Wondering if you're experiencing the symptoms of shingles and not sure what to do next? Don't worry, we've got you covered. Here's everything you need to know about the most common symptoms of shingles, and if it really is the reason behind your tiredness.
It's estimated that one in four of us will experience shingles at one point in our lives. Also known as herpes zoster, shingles is an infection of a nerve and the skin around it. It's caused by the varicella-zoster virus, which also causes chickenpox.
"Shingles is a reactivation of the chickenpox virus, but usually only in one nerve root. Usually, the virus lies dormant and doesn't cause any problems, but if your immune system (which normally protects your body against infection) is weakened the virus can become active again and cause shingles," explains Dr. Samantha Wild, Clinical Lead for Women's Health and GP at Bupa UK.
It's not possible to have shingles if you've never been exposed to chickenpox or the varicella virus that causes it. However, if you've never had chickenpox and then become exposed to something with shingles, you may then get chickenpox.
"If you have a weakened immune system, it’s best to avoid someone with shingles," adds Dr. Wild, "If you're pregnant and haven’t had chickenpox, you should avoid anyone with shingles, too. These general rules are to be on the safe side, as it's usually direct contact with the rash that passes the virus on."
Concerned you might have the infection and want to know more about the symptoms of shingles? Here we explore the most common symptoms and what your treatment options could be if you do have shingles.
What are the symptoms of shingles in adults?
"The first symptom of shingles is often oversensitivity or a painful burning sensation either on the face, chest, back, abdomen or pelvis, usually on one side of the body," Dr. Wild explained.
You might also have a high temperature, or feel unwell for a few days before a rash even appears.
Once a rash does develop, it usually starts as small, red and raised spots before turning into small blisters full of cloudy fluid. Dr. Wild adds, "These blisters dry up after 5-7 days and form scabs that usually drop off within 2-3 weeks".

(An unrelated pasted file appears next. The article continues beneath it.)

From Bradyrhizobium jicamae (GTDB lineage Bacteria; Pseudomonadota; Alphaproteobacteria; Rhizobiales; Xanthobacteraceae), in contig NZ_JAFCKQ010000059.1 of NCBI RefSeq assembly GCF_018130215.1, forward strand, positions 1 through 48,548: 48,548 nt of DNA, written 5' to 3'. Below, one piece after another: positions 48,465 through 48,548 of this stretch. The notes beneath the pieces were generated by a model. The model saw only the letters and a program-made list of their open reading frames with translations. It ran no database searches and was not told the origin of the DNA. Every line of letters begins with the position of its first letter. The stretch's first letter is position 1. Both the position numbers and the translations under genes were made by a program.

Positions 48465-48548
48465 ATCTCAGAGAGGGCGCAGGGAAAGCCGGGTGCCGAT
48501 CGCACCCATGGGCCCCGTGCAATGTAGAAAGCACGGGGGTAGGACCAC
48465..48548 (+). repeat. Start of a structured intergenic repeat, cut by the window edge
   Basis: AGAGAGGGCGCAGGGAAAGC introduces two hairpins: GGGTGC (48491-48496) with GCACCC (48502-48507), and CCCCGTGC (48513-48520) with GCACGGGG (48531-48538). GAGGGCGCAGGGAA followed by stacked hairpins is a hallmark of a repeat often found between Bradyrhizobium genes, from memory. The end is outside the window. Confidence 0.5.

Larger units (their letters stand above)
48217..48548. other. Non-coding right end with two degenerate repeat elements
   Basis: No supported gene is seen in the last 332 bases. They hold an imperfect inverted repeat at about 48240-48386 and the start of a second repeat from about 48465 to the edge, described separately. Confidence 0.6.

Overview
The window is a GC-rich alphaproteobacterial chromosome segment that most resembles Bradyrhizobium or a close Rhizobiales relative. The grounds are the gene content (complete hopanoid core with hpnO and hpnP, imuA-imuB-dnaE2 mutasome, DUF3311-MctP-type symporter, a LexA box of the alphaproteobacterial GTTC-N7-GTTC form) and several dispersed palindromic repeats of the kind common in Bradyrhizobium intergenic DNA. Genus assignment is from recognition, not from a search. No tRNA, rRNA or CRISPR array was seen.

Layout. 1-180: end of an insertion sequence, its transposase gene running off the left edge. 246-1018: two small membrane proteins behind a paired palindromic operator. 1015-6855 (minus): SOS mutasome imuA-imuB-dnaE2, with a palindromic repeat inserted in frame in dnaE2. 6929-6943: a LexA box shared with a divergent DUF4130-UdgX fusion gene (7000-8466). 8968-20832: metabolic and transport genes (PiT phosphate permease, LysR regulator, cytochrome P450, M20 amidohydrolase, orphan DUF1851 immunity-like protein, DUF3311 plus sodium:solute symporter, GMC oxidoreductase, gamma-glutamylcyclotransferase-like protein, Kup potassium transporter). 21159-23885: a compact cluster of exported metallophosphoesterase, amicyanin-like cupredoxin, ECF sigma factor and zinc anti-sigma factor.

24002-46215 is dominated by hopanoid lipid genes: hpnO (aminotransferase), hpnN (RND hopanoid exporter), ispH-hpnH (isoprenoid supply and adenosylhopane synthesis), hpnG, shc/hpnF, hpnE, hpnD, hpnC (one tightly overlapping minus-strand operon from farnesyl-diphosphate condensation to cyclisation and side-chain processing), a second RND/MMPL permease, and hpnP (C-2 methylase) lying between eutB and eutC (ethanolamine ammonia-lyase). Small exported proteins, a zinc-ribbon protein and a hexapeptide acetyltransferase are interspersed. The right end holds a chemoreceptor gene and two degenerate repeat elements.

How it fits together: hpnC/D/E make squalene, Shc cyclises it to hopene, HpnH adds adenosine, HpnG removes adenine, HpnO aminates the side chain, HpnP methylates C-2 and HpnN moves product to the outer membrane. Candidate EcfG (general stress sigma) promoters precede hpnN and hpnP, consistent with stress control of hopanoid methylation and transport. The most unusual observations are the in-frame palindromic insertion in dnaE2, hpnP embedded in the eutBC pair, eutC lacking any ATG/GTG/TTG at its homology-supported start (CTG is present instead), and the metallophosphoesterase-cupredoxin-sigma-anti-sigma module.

"If you’re worried you have shingles, you should check for red blotches on one side of your skin," Dr. Wild says. "A rash on both the left and right of your body is unlikely to be shingles. Although it’s very rare, shingles can affect both sides of the body, but only in those with a weakened immune system. These blotches can become painful and will blister. Your skin around the infected area will remain painful or uncomfortable until the rash has completely disappeared."
Does shingles make you tired?
Many people often say they feel extremely tired during, and even after, the infection. Sufferers will normally feel shingles fatigue, but it's not the shingles that have made them feel that way.
Marian Nicholson, Director of Shingles Support Society, explains, “It’s more likely that whatever has been the trigger for your outbreak has made you tired. For example, we often find that a person was unwell or overtired, or had an operation or even bereavement, and this stress or exhaustion comes before the shingles appear".
"The tiredness and general feelings of being unwell will most likely be gone within four weeks and at most six weeks," Dr. Wild adds.
She recommends building relaxation techniques into your daily routine to help combat this. "It can really help you to relax before bed and improve your sleep."
Pay particular attention to your bedtime routine around this time and make sure you have lots of wind-down time planned. Whether that's having a bath, listening to relaxation music, practicing sleep-guided meditations or doing some gentle bedtime yoga.
How long does shingles last?
How long shingles will last will depend on the individual, but Dr. Wild tells us it usually lasts around three to five weeks.
"Your skin may be painful or uncomfortable after the rash has gone, however, this usually settles over time," she adds.
People with shingles should stay away from pregnant women who have not had chickenpox before, people with a weakened immune system, and babies less than one month old—unless it's your own baby.
Is there a treatment for shingles?
While there is no cure for shingles, there are treatments out there that can be done at home or prescribed by your doctor to speed up recovery and ease symptoms.
"If your skin is very itchy in places, you can try using cool or wet compresses to ease the itch," suggests Dr. Wild, "You can also take paracetamol if you have any pain or a fever."
Dr. Wild also suggests wearing smooth, cotton fabrics as they are less likely to irritate your skin, and to keep your rash clean and dry so you reduce the risk of infection.
When to see a doctor about shingles
If you notice any symptoms of shingles, Dr. Wild suggests contacting your doctor for a phone or video appointment to discuss your symptoms further.
"You might need medicine to help speed up your recovery and avoid longer-lasting problems. In any case, your doctor will be able to help," Dr. Wild adds
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